Richard Gill AO – Perspective & Celebration
We pay tribute to Richard Gill AO who was born on November 4, 1941 and died at his home on Sunday 28 October, 2018 after a year-long battle with cancer. Richard was a champion of Australian music with no equal. As a celebrated conductor, an educator of children, musicians and curious audience members, and most recently, a founder of the Australian Romantic & Classical Orchestra, he will be remembered for his contagious energy and flamboyant rhetoric. His passing is a profound loss for the Australian Romantic & Classical Orchestra and Australia alike.
Richard was introduced to music as a child growing up in the suburbs of Sydney in the 1940s, when he was surrounded by the symbolism and ritual of the Catholic Mass. The chants were in Latin, and he began to sing amid bells and incense, surrounded by vestments, wine and other mystical objects. Years later in an interview for The Australian he explained that “the thing about singing is that everyone can do it, you don’t need expensive instruments, and you can learn all of your musical concepts through the voice.”
Richard spent a life systematically addressing the widespread shortcomings and neglect of music in Australia’s education system. He was convinced of the positive effects of music on young people. This was not to churn out more Mozarts, but to switch children on to creative thinking and lateral problem solving, to inspire young minds to be interested in and engaged with their surroundings, and be able to clearly articulate their observations.
Richard quickly became known as an inspirational interpreter of music, devoted to its abstraction, never simplifying its intricacy. He explains in a TEDx talk that music “doesn’t mean anything outside itself. Music does not describe. Music does not narrate. Music does not tell stories. Music evokes. Music suggests, music implies.” When a child explained that to him the orchestra playing Peer Gynt sounded like “a biscuit,” Richard unflinchingly and earnestly answered “correct.” This is the abstraction that music does so well, and according to Richard, it is this essence that provides children with the opportunity to inhabit a truly unique way of thinking. Adults too were captivated by his charismatic and fascinating explanations of how music works. He gesticulated and expounded in a way that reminded some of us of a Julius Sumner Miller-like mad professor. Adamant and forthright one moment, then exuberant and funny, then a wistful conjurer or reflective poet.
It was in the world of opera that Richard’s masterful rhetoric blossomed. He conducted travelling productions in the early 2000s for Opera Australia’s Touring and Outreach program, then called Oz Opera. These were performances in wool sheds or community halls that attracted almost the entire population of country towns. He might turn to the audience before the beginning of La Bohème to provide a short synopsis, and say “Welcome, Ladies and Gentlemen – girls dies, boy cries,” then swirl around and launch into the overture. This was not disrespect for the art or for the audience, but calling it as he saw it. He pulled no punches when rehearsing, and during his tenure as musical director of the new Victorian Opera he often reminded those on stage that “singing in time is not a special effect.” Or, after a ragged passage from the orchestra he’d offer: “that was a bit dodgeois,” in trademark stage whisper.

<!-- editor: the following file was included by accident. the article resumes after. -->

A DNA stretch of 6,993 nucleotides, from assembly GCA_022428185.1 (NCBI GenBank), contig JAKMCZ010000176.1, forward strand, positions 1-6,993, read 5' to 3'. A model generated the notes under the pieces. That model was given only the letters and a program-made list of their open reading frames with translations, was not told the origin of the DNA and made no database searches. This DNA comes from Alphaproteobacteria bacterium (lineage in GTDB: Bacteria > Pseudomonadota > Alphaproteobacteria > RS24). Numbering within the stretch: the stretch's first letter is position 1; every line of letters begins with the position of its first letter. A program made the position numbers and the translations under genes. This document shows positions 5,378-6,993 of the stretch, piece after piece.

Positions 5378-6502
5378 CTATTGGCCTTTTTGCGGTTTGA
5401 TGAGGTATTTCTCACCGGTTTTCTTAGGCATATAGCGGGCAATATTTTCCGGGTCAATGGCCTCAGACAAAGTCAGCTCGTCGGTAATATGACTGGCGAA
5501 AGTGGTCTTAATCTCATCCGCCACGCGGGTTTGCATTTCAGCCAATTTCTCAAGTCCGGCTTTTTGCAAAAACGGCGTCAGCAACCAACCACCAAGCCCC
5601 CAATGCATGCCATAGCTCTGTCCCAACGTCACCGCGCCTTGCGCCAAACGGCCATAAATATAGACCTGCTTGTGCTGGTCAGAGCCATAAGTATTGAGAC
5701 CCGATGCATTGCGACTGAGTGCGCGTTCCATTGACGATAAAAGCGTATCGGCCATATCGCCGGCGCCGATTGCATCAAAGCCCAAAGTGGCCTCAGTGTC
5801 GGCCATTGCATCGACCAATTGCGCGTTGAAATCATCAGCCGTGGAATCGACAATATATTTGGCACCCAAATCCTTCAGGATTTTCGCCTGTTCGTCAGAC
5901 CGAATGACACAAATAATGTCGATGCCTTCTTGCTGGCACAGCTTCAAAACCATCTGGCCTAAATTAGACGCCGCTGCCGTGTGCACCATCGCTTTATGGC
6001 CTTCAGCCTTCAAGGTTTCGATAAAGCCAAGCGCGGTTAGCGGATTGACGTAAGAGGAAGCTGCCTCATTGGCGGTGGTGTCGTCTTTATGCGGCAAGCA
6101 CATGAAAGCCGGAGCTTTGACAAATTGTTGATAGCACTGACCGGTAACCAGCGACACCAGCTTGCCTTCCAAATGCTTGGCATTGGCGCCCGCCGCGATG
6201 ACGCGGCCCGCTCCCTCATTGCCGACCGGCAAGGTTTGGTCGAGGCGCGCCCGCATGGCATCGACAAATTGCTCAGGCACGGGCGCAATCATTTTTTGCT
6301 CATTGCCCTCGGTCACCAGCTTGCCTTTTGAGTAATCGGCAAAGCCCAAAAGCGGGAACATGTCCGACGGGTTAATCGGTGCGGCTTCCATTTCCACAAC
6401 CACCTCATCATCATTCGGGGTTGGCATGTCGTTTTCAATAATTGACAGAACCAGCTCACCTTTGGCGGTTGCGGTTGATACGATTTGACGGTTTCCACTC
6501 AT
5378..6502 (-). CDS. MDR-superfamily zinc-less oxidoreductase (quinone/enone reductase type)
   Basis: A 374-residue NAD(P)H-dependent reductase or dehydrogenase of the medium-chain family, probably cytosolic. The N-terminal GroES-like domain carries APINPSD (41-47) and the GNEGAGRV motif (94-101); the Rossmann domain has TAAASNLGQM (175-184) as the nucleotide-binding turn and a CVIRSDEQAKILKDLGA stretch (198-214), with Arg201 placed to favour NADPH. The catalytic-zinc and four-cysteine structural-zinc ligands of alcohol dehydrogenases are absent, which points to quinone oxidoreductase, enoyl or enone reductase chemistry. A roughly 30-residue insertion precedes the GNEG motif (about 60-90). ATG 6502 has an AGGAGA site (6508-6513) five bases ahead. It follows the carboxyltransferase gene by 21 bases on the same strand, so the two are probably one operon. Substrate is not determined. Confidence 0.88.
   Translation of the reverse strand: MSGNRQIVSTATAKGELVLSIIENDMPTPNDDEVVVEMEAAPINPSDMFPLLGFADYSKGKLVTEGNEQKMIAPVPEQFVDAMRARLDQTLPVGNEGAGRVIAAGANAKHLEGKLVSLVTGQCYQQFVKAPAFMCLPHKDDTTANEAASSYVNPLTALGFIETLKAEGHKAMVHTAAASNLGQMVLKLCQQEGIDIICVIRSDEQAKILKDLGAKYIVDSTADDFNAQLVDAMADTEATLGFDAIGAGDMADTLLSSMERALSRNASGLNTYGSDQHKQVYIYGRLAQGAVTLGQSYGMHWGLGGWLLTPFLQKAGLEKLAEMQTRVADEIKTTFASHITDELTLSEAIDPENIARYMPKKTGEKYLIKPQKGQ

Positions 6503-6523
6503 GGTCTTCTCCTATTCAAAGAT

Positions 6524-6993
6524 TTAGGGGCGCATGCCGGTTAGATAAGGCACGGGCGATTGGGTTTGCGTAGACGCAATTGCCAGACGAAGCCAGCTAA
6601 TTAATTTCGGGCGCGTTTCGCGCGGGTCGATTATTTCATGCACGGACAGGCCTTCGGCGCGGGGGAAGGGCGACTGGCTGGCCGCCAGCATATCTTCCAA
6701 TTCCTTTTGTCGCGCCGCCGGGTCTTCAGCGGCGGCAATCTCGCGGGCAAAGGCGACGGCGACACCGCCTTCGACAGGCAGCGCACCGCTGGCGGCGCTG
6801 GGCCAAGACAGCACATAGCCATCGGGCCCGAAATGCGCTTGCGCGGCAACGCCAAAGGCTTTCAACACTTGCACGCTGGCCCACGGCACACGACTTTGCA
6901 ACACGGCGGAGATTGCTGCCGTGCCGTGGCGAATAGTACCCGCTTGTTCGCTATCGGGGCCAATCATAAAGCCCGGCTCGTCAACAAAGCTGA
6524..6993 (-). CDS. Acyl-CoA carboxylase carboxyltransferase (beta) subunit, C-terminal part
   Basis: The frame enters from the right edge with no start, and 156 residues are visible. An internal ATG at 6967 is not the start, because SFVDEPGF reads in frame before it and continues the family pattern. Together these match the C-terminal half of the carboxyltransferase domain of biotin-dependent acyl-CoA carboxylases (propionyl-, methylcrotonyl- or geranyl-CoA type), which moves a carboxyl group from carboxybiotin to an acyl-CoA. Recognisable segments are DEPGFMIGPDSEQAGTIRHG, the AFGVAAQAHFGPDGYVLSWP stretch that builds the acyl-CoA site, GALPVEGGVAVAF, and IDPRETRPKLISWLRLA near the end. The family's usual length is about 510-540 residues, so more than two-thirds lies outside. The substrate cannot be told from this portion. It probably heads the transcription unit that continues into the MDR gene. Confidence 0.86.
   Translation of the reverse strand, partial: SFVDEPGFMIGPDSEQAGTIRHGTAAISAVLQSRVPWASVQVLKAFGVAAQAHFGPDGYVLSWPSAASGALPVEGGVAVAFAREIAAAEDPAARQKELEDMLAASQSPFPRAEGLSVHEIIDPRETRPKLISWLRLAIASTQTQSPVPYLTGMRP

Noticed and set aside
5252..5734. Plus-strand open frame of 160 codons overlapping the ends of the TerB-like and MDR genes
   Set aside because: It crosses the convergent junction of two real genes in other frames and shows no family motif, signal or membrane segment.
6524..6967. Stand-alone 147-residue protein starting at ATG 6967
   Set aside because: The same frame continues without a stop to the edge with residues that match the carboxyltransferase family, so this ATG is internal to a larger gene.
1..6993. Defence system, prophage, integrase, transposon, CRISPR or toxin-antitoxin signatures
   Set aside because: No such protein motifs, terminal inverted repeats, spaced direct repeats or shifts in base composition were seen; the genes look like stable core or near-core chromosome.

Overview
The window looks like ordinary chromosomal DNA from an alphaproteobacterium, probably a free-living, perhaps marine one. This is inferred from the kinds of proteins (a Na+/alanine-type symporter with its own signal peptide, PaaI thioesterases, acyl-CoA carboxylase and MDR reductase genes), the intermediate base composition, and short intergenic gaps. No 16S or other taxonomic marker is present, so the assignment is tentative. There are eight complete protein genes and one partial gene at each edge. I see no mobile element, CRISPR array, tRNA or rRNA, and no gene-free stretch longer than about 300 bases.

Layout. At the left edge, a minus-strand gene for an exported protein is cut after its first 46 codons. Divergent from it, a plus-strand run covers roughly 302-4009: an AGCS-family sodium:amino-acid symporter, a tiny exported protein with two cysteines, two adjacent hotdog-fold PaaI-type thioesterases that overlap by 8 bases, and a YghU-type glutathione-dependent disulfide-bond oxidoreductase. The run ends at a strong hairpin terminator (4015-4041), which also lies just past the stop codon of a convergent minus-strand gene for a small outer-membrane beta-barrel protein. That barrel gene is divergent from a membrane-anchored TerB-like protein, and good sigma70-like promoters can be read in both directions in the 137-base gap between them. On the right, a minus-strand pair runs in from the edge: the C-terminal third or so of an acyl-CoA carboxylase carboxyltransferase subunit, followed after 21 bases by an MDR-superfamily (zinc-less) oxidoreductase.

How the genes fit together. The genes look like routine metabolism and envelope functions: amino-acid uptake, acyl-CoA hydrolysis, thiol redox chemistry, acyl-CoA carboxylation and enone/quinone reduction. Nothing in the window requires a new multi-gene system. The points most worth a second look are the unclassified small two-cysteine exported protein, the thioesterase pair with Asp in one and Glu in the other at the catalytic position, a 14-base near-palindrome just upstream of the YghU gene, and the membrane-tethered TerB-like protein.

Everyone in the room knew that they were a vital and important person when Richard was there. He not only remembered each name after one hearing, but in many cases treated you to a customised pronunciation that seemed to say “I understand you; I think I know what makes you tick.” And woe betide if your name was shared with a character in an opera... Richard’s presence resembled that of an improviser – each audience member, student or player was on the edge of their seats because anything might happen at a moment’s notice, and almost always did! This is the real stuff of music, and it’s joyous and unstoppable.
Everybody who has ever known, seen, or heard Richard could contribute equally humorous and significant stories. But can we really define a life as large as Richard’s by the singling out of moments? What we absolutely must do is continue what he so loved. His most recent initiative was our Australian Romantic & Classical Orchestra. Together with Nicole van Bruggen and Rachael Beesley, the idea was born six years ago during rehearsals for The Marriage of Figaro played on period instruments. Richard threw himself into this venture, and the premise was not to create an orchestra under the name of a single maestro, but to establish an “army of generals.” An artistic team and core of expert players work together to create new opportunities for presenting all sorts of music to all sorts of listeners. A youth orchestra program – the Young Mannheim Symphonists – has been established, and music from the past and present is introduced to school students and adults alike at the Voyage of Musical Discovery series. This goes to the core of Richard's vision: music and education working hand-in-hand.
Like the fading of a beautiful sustained note, or that magical silence following a fabulous performance, a loss as significant as Richard Gill cannot be adequately explained or understood. This loss – like music – evokes, suggests and implies. But what we can do is keep making a multitude of sounds. And in every one of them, we know and celebrate that Richard is still there with us. Thank you, Richard.
Rachael Beesley & Nicole van Bruggen
Australian Romantic & Classical Orchestra
[written by Charles MacInnes, Marketing & Communications Manager, Australian Romantic & Classical Orchestra]